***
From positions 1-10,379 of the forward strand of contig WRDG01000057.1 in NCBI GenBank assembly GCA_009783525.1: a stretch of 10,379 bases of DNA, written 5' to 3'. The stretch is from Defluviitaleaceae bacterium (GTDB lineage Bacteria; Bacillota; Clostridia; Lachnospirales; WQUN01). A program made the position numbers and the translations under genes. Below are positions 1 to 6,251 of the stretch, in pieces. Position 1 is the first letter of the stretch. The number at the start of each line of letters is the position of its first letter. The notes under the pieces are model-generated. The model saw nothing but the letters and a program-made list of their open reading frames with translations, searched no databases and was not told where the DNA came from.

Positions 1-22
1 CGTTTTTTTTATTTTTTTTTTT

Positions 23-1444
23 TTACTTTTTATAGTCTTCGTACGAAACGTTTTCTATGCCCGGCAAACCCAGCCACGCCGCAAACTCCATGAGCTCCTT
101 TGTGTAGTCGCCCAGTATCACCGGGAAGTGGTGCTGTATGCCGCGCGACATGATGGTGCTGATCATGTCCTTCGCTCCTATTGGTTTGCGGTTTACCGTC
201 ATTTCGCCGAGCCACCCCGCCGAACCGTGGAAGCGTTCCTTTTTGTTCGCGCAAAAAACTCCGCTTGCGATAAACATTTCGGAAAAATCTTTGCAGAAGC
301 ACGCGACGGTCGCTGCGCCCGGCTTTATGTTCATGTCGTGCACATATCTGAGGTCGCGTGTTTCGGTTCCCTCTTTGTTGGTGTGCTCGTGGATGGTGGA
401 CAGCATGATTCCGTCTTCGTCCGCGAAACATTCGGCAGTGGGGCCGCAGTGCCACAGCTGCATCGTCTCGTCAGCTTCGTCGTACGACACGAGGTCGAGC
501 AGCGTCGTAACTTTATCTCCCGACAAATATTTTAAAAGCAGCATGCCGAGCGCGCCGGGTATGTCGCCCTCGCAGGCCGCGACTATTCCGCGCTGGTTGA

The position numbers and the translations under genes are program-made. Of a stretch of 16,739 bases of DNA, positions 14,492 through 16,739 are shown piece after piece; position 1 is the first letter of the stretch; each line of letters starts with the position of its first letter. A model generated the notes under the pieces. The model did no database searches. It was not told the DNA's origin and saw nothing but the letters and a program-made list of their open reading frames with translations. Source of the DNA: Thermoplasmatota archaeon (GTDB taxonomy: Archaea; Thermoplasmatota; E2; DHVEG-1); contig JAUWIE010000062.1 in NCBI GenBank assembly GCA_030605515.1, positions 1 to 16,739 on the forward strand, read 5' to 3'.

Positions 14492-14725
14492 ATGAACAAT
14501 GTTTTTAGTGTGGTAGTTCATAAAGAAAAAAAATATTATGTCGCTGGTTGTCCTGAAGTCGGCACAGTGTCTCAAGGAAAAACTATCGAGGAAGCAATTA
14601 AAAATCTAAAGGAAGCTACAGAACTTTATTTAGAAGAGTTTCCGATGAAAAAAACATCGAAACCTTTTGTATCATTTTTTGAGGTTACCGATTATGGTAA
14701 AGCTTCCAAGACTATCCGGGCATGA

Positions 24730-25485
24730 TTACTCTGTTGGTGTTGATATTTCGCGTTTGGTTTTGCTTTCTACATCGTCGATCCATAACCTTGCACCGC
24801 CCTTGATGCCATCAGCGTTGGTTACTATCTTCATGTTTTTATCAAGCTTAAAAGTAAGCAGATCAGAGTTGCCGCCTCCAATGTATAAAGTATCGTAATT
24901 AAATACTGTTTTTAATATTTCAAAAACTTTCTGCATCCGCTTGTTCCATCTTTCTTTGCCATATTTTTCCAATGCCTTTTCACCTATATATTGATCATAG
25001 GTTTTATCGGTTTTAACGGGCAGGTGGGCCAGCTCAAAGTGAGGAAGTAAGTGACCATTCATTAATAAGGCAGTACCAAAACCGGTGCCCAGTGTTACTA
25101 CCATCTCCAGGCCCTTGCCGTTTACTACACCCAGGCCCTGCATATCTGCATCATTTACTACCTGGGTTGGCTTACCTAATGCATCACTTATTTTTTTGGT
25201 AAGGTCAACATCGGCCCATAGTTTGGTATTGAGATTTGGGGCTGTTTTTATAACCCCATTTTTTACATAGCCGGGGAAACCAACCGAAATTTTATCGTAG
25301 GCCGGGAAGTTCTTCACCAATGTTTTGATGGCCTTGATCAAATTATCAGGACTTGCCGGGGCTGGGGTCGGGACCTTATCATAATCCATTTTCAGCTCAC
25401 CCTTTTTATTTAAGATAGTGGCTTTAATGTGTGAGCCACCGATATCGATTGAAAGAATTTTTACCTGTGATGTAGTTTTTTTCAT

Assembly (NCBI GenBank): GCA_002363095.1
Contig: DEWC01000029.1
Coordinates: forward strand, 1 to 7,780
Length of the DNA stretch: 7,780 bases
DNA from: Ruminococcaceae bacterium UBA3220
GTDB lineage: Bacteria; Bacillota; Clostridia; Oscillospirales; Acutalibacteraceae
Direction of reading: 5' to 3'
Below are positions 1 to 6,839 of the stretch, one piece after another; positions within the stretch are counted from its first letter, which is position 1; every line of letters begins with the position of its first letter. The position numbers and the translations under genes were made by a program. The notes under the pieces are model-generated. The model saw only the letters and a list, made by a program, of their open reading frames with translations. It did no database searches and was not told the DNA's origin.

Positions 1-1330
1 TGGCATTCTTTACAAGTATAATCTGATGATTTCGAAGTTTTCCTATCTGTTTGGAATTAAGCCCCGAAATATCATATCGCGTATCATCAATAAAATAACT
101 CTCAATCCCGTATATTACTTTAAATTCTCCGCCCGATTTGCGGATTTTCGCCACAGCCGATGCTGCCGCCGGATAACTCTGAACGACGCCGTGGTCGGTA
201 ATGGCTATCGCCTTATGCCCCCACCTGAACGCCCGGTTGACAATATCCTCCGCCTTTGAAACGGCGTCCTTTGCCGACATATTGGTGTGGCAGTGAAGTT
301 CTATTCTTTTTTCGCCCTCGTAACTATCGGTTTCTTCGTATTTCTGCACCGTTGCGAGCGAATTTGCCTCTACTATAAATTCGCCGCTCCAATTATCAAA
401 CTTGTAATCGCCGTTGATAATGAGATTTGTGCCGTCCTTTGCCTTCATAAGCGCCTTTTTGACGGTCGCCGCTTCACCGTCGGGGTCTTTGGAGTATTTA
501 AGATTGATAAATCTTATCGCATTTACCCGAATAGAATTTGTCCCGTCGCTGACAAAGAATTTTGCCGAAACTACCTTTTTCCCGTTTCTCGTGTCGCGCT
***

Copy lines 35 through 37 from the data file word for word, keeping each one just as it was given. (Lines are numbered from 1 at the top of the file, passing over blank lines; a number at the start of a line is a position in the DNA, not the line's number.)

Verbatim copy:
1 TGGCATTCTTTACAAGTATAATCTGATGATTTCGAAGTTTTCCTATCTGTTTGGAATTAAGCCCCGAAATATCATATCGCGTATCATCAATAAAATAACT
101 CTCAATCCCGTATATTACTTTAAATTCTCCGCCCGATTTGCGGATTTTCGCCACAGCCGATGCTGCCGCCGGATAACTCTGAACGACGCCGTGGTCGGTA
201 ATGGCTATCGCCTTATGCCCCCACCTGAACGCCCGGTTGACAATATCCTCCGCCTTTGAAACGGCGTCCTTTGCCGACATATTGGTGTGGCAGTGAAGTT